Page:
The four-hundredth anniversary of the most widely used Reformed catechism has been celebrated recently. The Heidelberg Catechism was commissioned by Frederick III, elector of the Palatinate, and published by him on January 19, 1563. Its chief authors were Zacharias Ursinus, a twenty-eight year old professor of theology at the University of Heidelberg, and Caspar Olevianus, a gifted young court preacher of twenty-six.
A Surprising Suggestion
In an editorial the Christian Century has spoken of the anniversary of this Catechism as “more than a memorial” and called attention to the present-day ecumenical significance of the Heidelberg Catechism. This editorial is both challenging and perplexing to one who is minister and professor in a church which requires of its ministers at least once per Sunday “to explain the sum of Christian doctrine comprehended in the Heidelberg Catechism so that as much as possible the explanation shall be annually completed, according to the division of the catechism itself, for that purpose.”1
“Two young men, one 28, the other 26, may have written the confession of faith which can serve as the doctrinal basis for denominational reunion.”2 Thus begins the editorial. Asserting that it was ordered by Frederick III to “mediate Lutheran and Reformed views in a controversy which was tearing Germany apart and inflaming much of Europe,” the editorial goes on to imply that the catechism reflects the advice of Melanchthon that such an agreement should be “based on biblical simplicity, moderation and peace” and should avoid “extremes and scholastic subtleties in theological positions.” Noting that the Catechism was a landmark in its day, the editorial states that “it remains the most attractive, ‘the most sweet-spirited’ of the confessions of faith that came out of the Protestant Reformation. Written at a time when Christendom was falling apart, the Heidelberg Catechism survives as the most ecumenical of the Protestant Confessions of faith.”
The editorial refers also to James J. McCord, President of Princeton Theological Seminary who called the catechism “a living symbol that is accomplishing in its 400th year that for which it was first prepared in the 16th century.” Mention is also made of the fact that Eugene Carson Blake in his famous San Francisco proposal for church union (December 1960) had suggested the Heidelberg Catechism as a good doctrinal basis for agreement among the four denOminations he hoped would unite. The editorial concludes with this challenge: “One of the oldest Protestant confessions in point of time and one of the newest in spirit, the Heidelberg Catechism deserves the careful study of all ecumenical-minded Protestants.”3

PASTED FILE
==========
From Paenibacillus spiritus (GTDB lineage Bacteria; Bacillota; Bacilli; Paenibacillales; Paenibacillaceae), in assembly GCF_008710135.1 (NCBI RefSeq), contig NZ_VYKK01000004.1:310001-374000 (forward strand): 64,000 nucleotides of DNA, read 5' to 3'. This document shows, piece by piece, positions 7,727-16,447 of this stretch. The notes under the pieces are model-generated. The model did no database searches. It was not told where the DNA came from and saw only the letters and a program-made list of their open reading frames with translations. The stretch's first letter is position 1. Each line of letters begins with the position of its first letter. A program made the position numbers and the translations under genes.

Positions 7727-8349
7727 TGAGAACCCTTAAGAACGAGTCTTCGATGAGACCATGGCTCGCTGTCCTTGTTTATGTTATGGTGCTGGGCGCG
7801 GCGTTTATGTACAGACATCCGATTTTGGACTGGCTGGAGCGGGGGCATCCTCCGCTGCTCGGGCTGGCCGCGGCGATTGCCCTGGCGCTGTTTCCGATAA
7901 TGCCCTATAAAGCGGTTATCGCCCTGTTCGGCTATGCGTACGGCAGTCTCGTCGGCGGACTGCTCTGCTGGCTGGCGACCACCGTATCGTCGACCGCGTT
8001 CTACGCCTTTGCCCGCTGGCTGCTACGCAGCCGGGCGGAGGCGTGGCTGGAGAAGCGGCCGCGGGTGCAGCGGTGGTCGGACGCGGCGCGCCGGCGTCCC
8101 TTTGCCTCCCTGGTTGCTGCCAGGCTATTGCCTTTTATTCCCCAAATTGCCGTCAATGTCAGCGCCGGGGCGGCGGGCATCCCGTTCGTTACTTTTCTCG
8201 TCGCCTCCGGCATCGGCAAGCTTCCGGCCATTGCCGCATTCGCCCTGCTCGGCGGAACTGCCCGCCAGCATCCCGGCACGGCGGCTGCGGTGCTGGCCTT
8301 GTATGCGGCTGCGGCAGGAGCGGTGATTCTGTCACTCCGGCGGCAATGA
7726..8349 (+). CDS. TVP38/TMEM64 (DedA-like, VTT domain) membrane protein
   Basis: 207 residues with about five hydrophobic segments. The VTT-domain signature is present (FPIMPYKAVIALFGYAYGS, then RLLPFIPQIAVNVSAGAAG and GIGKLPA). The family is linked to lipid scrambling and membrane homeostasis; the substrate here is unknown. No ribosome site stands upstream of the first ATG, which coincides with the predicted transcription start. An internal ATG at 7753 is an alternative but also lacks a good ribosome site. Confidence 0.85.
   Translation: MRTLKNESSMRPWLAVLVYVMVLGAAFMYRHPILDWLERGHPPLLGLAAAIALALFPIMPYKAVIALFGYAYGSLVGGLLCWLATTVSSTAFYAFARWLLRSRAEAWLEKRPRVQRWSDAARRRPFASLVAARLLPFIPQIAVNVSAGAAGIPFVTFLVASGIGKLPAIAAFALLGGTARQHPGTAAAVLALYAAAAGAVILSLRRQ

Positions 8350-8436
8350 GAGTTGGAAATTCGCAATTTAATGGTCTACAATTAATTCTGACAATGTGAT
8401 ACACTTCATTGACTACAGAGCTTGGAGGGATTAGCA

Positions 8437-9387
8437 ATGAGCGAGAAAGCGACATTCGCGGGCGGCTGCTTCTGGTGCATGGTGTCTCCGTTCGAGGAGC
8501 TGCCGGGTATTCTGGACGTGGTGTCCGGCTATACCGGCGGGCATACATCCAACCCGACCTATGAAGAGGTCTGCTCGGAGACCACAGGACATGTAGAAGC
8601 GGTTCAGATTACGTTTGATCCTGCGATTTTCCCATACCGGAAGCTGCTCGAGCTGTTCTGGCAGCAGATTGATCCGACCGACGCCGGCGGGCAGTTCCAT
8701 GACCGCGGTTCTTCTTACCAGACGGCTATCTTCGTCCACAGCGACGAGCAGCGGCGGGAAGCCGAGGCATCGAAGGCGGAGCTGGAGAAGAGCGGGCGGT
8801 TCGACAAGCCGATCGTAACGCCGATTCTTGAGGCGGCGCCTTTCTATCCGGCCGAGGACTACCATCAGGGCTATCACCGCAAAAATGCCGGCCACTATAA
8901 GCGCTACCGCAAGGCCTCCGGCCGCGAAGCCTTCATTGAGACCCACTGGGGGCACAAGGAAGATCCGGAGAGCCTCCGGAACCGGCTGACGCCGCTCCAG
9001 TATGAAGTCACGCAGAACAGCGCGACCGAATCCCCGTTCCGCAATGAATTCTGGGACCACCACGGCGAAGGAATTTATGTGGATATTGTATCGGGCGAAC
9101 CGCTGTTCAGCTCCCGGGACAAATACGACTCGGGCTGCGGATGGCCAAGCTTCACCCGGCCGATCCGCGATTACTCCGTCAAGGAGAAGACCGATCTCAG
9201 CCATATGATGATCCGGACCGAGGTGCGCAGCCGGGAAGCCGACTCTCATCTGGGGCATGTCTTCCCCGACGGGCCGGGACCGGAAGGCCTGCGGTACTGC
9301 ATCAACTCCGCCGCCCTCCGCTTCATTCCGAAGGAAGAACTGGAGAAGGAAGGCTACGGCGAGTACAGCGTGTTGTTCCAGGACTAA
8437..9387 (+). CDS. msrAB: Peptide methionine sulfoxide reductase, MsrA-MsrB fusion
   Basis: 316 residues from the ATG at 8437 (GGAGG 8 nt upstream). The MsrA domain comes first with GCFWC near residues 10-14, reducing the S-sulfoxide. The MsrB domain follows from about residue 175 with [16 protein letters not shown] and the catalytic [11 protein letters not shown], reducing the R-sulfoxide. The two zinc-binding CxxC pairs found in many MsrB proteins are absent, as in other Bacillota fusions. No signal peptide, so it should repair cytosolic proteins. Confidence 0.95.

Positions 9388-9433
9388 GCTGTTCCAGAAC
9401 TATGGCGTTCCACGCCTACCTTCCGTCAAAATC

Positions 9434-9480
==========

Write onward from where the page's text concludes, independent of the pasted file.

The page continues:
Time does not permit an analysis of the inviting statements of this editorial. One would be gratified beyond words if the biblical teaching of the Heidelberg Catechism were generally accepted today so that this Catechism could actually serve such an ecumenical function. That the present characteristics displayed by the ecumenical movement or by the Christian Century itself provide a basis for that hope, is, to say the least, very doubtful. Whether Roswell P. Barnes’ judgment that 1963 marks “the end of the romantic period” in ecumenical affairs, is true, remains to be seen. Even though the Faith and Order Conference at Montreal last summer showed the mountains that had to be scaled, there was no evidence of a turning to the kind of doctrine set forth so beautifully in the Heidelberg Catechism. Let us, however, continue to hope and pray and work for the reformation of Christ’s church throughout the world!
I am, indeed, convinced that the admonition that “the Heidelberg Catechism deserves the careful study of all ecumenical-minded Protestants” is true. I may even add—of all non-ecumenically minded Protestants as well, if there be any who prefer that designation. In this brief paper I shall attempt to assess the so-called ecumenical character of this catechism. I believe that this catechism is eminently worthy of the careful scrutiny especially of those who as members of this society subscribe to “the Bible alone, and the Bible in its entirety, is the Word of God written, and therefore inerrant in the autographs.”
The Reformation in Heidelberg
A brief survey of the historical background of the Heidelberg Catechism will indicate the various strands of Reformation thought that influenced it. The publication date, 1563, at once alerts us to the relative lateness of the Catechism in the Reformation period -a lateness which was all to the advantage of this unique catechism.
The first noteworthy historical element is the tardiness of the Reformation’s penetration of the Palatinate. Although Martin Luther visited Heidelberg in 1518 and held a colloquy at the Augustinian cloister on such questions as good works and Aristotelian philosophy, the Reformation did not gain prominence in Heidelberg until 1545 and the distinctly Reformed emphasis did not take over until the reign of Frederick III from 1559–1576.